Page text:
Is sign language a language?

Is speech language a language?

Whoa! What a lightning answer. Yes? Okay. Is sign language a language? Oh, right, that's why you're here.

First, what is language? What does science say about the nature of language from signed languages? In one-line summary whether you like to hear this truth or not is:

Speech is not central to language.

What is language?

Put the "speech" away for now. What is language? Also, put "signing" away for now. What is language?

A language is a system of relatively arbitrary symbols and grammatical signals that change across time and that members of a community share and use for several purposes: to interact with each other, to communicate their ideas, emotions, and intentions, and to transmit their culture from generation to generation. -- (Cokely et al, p 1)

Okay, what mediums does one use language with? What channels? What modalities? Signing, speech, and writing. And, maybe telepathy.

So, what is the origin of language? The brain?

Language activites in the brain

Most people are familiar with the fact that the left region of brain is activated when a language is used. What about the visual-spatial speakers? Eyean speakers? I mean, signers? What does the hard-science brain say?

These spoken (vocal-aural) and signed (visual-spatial) modalities are quite polar, yet neuroscience and linguistics studies show that signed and spoken languages are no different at all in terms of natural human language and in biology.

Studies show that processing ASL (or another signed language) activates the same linguistic regions of the left brain (e.g. Wernicke and Broca) as spoken languages. As renowned neuroscientist Dr. Petitto famously noted, the brain does not differentiate between hands and lips.

"The human brain does not discriminate between the hands and the tongue. People discriminate, but not our biological human brain." -- Dr. Laura-Ann Petitto (Gallaudet Today, Spring 2012, p. 17)

Brain's control in language development

Another thing is that language development has nothing to do with a modality. It's the brain. This brain decides its milestones of the maturational language development, regardless of the modalities.

Science studies show that language acquisition (L1) milestones in sign language are on a similar timeline as found in speech from babbling to the two-word stage and beyond. This shows evidence that the brain controls maturational language development regardless of the modality (signing or speech).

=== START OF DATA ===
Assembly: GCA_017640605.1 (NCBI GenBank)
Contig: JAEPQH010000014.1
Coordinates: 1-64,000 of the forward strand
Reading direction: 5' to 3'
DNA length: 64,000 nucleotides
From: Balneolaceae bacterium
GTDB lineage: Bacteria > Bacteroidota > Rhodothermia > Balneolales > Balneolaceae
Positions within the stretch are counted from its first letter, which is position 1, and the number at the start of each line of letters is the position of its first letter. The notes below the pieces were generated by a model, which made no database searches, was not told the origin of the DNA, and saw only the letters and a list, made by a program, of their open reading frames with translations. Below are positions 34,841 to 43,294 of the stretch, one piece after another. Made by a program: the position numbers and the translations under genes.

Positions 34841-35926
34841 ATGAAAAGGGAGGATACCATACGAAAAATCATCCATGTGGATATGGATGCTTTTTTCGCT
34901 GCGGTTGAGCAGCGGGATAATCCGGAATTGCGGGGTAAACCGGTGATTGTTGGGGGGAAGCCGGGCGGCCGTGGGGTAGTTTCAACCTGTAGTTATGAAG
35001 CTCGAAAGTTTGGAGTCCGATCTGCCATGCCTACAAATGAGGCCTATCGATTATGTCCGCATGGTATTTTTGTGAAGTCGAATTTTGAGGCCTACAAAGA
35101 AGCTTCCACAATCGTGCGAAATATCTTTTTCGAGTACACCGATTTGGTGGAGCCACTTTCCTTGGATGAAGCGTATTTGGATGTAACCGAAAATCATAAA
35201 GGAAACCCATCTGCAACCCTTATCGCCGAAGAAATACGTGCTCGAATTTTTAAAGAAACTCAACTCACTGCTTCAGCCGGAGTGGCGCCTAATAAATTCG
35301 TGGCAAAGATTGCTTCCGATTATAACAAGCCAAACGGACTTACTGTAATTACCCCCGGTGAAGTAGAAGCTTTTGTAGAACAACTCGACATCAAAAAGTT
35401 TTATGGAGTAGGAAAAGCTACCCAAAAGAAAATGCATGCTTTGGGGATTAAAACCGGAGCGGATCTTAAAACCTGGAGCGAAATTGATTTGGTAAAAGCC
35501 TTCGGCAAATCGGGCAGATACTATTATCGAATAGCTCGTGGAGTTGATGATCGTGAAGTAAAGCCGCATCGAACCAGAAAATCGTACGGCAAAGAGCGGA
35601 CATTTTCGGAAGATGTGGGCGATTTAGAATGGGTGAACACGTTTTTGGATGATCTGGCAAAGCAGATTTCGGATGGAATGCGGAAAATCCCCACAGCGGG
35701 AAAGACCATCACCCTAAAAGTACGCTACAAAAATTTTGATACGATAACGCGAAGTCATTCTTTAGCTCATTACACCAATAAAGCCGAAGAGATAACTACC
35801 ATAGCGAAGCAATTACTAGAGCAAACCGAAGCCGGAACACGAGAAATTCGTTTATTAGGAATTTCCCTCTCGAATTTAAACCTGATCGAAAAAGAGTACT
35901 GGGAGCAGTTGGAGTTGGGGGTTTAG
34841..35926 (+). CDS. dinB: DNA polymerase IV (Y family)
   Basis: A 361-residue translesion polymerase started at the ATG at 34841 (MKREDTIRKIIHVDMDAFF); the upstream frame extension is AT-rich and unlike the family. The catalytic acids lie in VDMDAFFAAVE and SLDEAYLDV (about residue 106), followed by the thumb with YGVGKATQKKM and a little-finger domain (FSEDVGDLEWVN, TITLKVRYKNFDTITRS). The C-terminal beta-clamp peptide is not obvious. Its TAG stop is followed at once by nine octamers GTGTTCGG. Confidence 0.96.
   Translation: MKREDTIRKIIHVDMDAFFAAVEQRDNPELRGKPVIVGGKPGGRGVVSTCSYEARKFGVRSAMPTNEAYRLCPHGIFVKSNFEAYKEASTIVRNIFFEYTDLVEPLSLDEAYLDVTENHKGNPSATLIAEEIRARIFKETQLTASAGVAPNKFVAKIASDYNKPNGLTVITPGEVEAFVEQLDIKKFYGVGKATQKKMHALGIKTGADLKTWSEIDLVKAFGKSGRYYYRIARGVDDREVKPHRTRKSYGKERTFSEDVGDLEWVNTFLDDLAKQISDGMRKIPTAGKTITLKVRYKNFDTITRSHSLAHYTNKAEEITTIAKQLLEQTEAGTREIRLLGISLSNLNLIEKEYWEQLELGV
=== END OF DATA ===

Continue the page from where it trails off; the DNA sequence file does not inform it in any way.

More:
Languages of their own

Signed language isn't a version of spoken language. A signed language is a language of its own, independent from any spoken language. For examples, Ameslan (American Sign Language) and Auslan (Australian Sign Language) are not signed versions of English and they aren't based on the English language.

Similar to spoken languages, signed languages have their own grammatical rules, syntax, phonology, morphology, other linguistic features and unique complexities.

So, yes, you infer it right that sign language is not universal, contrary to common hearing belief or assumption. There are different signed languages around the world, just like spoken languages.

The conclusion to the question

Back to the question "Is sign language a language?", in other words, are ASL, Auslan, French SL, LSQ, etc. languages?

No question about it.

Further readings

Basically, visual-spatial languages and vocal-aural languages activate in the same regions of the left brain (Wernicke and Broca). Second, both are on the same timeline in language acquisition (L1).

What does studies tell us about cochlear implants and speech? This Gallaudet's video below explains all important information in short on the brain, language, modality (signed and spoken), language acquisition, and myths and facts on cochlear implants.

Related posts

What is sign language? What is not?

Enter a keyword in the field box below to search or filter the new topic list and click on the link.

New to sign language? "Where do I start?" or "How do I start learning sign language?" This ASL Rookie guide lists some selected links to the tutorials for ASL beginners to get started and keep rolling. It may be a useful review for intermediate-level learners and ASL students as well.

Some tutorial pages are a mix of free and premium versions. Access to premium content and links below are available in the PatronPlus subscription. More links/posts will be added from time to time.

Are you able to carry everyday conversations in ASL? Are you a student in the intermediate levels and beyond, who wishes to boost up your signing skills? You've come to the selected tutorial series. (Some premium content are available to PatronPlus membership.)

Stories, poems, performance arts, etc. in sign language.

This documentation project follows a child's language acquisition, literacy development, and phonological acquisition in sign language, specifically ASL, from newborn to age five in a natural native-ASL environment and visual culture.